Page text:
Emerging economies continued to be the weakest link in the chain of global economic recovery. Two economies stand out for their poor performance: Brazil and China. Brazil, apart from experiencing a downturn in its economy in 2015 (- 4.5% in the 3T of 15) and a slowdown in the main economic sectors, faced high inflation (+10.7% in December 2015) and a strong depreciation of its currency. High prices compelled its central bank to keep raising its reference interest rate throughout 2015, up to low two-digit rates. The slowdown in the Chinese economy meant the global economy was subjected to considerable imbalance, not just due to the loss of momentum there, but because of the consequences this had on other economies.
All in all, the the global business cycle kept changing positively throughout 2015 at a slight, but expansive pace despite all the difficulties and vulnerabilities there were. In a sense, there was a comeback in the global economy last year, when the phase turned from downturn to growth.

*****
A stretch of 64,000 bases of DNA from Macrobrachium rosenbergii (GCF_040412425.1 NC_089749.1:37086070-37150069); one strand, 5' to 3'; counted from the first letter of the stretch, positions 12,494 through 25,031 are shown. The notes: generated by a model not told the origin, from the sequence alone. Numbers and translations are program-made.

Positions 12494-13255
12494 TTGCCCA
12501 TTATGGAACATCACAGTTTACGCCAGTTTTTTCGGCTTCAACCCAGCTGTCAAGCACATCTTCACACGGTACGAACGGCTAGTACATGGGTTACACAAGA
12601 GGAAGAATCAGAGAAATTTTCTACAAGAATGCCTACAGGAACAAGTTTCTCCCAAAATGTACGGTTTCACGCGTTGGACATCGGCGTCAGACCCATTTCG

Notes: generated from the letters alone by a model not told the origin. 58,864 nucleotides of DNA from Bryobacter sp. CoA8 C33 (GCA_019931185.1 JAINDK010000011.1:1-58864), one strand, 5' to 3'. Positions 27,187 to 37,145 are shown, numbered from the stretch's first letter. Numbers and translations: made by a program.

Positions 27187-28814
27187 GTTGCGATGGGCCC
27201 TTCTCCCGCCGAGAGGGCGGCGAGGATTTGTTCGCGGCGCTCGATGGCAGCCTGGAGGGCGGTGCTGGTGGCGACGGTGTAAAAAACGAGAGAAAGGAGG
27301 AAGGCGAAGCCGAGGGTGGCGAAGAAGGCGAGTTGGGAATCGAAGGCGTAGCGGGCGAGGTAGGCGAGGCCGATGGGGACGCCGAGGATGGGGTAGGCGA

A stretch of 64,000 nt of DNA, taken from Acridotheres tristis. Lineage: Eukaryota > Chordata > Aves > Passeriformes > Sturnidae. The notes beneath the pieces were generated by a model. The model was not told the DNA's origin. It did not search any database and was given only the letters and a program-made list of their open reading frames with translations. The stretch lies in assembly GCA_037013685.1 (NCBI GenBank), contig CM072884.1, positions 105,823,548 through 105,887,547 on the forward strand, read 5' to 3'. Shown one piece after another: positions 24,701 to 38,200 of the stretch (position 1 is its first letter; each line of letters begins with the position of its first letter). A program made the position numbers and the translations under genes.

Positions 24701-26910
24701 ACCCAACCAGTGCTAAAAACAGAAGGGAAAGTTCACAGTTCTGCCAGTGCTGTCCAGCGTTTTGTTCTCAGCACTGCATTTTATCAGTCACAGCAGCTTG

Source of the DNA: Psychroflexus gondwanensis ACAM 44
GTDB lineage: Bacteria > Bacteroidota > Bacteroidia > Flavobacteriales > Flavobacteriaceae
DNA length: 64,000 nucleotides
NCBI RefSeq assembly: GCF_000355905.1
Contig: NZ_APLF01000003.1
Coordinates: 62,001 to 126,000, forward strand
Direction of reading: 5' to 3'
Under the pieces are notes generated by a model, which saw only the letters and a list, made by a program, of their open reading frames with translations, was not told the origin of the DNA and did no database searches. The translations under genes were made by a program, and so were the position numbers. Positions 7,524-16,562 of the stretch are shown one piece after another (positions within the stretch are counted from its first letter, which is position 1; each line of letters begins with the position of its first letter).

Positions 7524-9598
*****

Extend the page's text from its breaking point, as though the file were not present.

A flexible monetary policy continued to be the dominant remedy among developed economies in 2015, despite the fact that the American Federal Reserve began standardisation of its reference interest rate in December. Everything seems to suggest that this process will be completed slowly and gradually throughout 2016 and always taking the most sensitive variables such as inflation or employment into account.
Inflation in developed countries remained at very low levels, and in some cases were even negative. These lower prices allowed the central banks of developed countries to keep their reference interest rates at historically low levels. Conversely, in some emerging economies, there was indeed some inflationary tension. This was true for Russia and Brazil, whose central banks saw the need to raise interest rates at various times last year. Using Brazil as a reference, at the end of 2015 the official interest rate there was no less than 14.25%, after having been raised five times. As for Russia, this rate was set at 11% at the end of the financial year.